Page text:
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The biannual International Robot Exhibition kicked off Wednesday in Tokyo, showcasing the latest advances in robotics — including technology for use in disaster scenarios and in the nursing-care field.

With a record 446 firms attending the event at Tokyo Big Sight in Koto Ward, numerous robots are on display through Saturday, when the event wraps up.  These include the New Energy and Industrial Technology Development Organization’s (NEDO) disaster prevention robots, which were drawing huge crowds at their demonstrations.

During the demonstrations by NEDO, one of the country’s largest public research organizations, visitors were awed as the HRP-2 Kai life-size humanoid robot walked along on a narrow path and opened a door to check for a fire while another life-size robot, Jaxon, walked and turned a sprinkler valve to extinguish the blaze.
NEDO是日本最大的研究组织之一,其展示的真人大小的人形机器人HRP-2 Kai,引起了现场观众的赞叹。这台机器人可以沿着一条狭窄小道步行,然后打开一扇门检查火灾,而另一个真人大小的机器人Jaxon,则打开喷水阀将大火扑灭。


Using robots to probe disaster sites is a challenge the global robot industry is currently working to tackle, said Ryosuke Aya, project coordinator with the robot and machinery system technology department at NEDO, a Kawasaki-based semi-public body in charge of developing new technologies and energy.
NEDO机器人和机械系统技术部门项目协调员Ryosuke Aya说,如何使用机器人进行灾难救援,正是全球机器人行业都在努力解决的一个难题。

Robots would have been indispensable in the aftermath of disasters like the devastating 3/11 earthquake and tsunami — especially in quake-prone Japan — as well as in more recent accidents like tunnel collapses.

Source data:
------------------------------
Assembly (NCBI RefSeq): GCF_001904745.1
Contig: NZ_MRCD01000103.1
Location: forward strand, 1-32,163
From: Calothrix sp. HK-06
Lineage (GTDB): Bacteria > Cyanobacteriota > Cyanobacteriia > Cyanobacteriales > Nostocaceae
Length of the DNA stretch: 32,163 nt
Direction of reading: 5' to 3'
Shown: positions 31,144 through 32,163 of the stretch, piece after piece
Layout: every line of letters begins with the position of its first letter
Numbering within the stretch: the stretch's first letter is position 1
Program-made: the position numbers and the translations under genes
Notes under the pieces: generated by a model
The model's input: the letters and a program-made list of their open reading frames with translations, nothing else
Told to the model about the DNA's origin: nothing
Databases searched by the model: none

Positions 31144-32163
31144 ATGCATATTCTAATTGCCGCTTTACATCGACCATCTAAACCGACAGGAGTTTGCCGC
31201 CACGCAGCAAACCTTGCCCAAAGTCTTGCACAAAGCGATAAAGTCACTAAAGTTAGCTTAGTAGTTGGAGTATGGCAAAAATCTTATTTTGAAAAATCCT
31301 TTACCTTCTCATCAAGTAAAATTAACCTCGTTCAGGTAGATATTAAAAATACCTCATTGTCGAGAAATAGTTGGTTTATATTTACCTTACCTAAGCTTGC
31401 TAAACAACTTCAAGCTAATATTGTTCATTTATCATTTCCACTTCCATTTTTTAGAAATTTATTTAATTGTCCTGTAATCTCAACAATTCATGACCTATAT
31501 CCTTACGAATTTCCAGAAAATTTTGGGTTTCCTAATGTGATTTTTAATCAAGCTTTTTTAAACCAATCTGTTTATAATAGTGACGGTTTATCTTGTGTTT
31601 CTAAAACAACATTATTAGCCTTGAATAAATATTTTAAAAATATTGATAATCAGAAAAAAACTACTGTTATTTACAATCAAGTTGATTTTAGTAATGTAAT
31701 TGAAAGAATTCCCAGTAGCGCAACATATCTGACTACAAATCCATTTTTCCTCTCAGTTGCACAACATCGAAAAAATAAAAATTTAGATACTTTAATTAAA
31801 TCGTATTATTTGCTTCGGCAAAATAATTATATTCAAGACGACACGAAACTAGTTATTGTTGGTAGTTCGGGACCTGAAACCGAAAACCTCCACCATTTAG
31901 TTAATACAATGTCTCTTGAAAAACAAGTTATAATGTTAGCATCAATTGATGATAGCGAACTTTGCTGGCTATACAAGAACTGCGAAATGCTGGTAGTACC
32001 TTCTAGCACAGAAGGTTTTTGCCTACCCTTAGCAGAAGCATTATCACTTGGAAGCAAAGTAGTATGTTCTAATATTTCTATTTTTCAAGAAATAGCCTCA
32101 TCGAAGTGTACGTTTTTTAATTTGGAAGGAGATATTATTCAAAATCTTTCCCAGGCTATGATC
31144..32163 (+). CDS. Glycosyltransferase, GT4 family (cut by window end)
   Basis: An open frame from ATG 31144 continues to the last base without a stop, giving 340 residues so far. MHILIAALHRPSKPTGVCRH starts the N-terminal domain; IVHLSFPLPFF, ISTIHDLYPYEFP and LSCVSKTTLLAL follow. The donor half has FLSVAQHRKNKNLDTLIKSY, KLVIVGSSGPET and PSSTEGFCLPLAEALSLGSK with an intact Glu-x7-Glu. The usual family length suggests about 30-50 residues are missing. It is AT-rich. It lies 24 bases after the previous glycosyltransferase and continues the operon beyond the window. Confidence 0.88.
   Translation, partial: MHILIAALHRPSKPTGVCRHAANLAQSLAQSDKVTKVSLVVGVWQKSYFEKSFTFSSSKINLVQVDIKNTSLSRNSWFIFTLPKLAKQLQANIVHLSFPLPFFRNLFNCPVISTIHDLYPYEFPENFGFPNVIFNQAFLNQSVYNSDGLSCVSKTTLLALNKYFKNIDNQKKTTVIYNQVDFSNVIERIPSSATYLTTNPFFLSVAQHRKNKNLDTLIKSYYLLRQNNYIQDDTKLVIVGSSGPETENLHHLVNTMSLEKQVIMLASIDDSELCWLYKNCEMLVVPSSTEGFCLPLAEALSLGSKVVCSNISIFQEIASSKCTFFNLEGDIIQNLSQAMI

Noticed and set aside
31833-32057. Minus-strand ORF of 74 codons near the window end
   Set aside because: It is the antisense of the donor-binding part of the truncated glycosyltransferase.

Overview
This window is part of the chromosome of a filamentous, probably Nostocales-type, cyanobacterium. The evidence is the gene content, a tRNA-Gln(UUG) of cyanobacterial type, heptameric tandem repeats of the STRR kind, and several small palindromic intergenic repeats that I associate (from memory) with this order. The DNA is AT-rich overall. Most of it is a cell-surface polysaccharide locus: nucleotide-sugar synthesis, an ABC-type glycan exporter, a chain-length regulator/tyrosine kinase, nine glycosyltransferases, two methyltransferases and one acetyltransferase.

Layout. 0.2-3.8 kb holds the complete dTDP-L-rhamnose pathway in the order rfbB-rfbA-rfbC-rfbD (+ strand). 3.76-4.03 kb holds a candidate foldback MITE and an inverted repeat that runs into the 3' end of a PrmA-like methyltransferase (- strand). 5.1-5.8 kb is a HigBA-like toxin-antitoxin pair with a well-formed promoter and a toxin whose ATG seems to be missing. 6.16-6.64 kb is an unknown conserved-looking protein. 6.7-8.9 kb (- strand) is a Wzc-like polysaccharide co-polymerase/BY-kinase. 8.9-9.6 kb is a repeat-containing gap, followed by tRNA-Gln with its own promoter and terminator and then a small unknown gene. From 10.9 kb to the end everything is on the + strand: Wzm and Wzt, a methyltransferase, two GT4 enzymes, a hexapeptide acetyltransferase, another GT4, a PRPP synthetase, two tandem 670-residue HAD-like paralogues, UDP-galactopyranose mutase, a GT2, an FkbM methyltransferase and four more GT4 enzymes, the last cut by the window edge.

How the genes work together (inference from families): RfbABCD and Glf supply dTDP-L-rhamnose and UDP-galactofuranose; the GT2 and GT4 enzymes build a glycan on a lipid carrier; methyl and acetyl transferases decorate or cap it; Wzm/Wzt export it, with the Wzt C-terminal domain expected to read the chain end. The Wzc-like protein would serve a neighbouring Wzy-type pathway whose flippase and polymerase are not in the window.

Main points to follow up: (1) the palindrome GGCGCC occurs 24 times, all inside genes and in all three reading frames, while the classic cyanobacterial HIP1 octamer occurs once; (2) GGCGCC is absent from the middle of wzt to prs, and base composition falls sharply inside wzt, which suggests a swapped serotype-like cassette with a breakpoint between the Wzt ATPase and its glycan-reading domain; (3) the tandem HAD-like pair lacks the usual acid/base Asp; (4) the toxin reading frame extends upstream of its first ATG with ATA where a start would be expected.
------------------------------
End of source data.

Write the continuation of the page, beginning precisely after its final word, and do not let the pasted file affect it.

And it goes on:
When such disasters occur, “there are places where humans can’t physically go,” said Aya.  “That’s where robots come in to reduce the risks of disasters.”
Ryosuke Aya还说,当此类灾难发生时,“有很多地方人是到达不了的,“这时候就需要机器人来降低灾难救援的风险。”

The event also highlighted robot tech for nursing care, including remote monitoring systems and exoskeleton suits that aid those with limited mobility.

But while the nursing care tech sector is likely to grow as Japan grays, Hiroshi Kobayashi, director of Innophys Co., a Tokyo-based venture affiliated with Tokyo University of Science, believes the industry remains quite conservative.

Because of this attitude, employing these new technologies will take time at many nursing-care facilities, said Kobayashi, whose firm sells a robotics product called the Muscle Suit that enables wearers to more easily lift heavy objects.

Meanwhile, robots like SoftBank’s emotion-reading Pepper and Sharp’s robot-designed phone RoBoHon, have also been a hit at the venue, with some attendees pointing out that these robots are likely to be a boon for makers.  “The market for smart robots will be getting bigger and bigger,” said Taki Sakai, president of Unirbot, the Tokyo-based firm behind Unibo, a small white robot with a liquid-crystal display screen on its head.
与此同时,像软银公司的情感机器人Pepper和夏普的机器人电话RoBoHon,也在现场引起关注。一些与会者指出,这些机器人可能会给制造商带来巨大利润。Unirobot总经理Taki Sakai说:”智能机器人的市场变得越来越大。“这家公司推出的机器人Unibo是一款白色的小机器人,脑袋上有一面液晶显示屏。

The robot can recognize individuals’ faces, chat with them and act as a personal assistant.
The firm is set to go on sale next July for ¥98,000 with a monthly ¥4,500 fee for cloud-based services.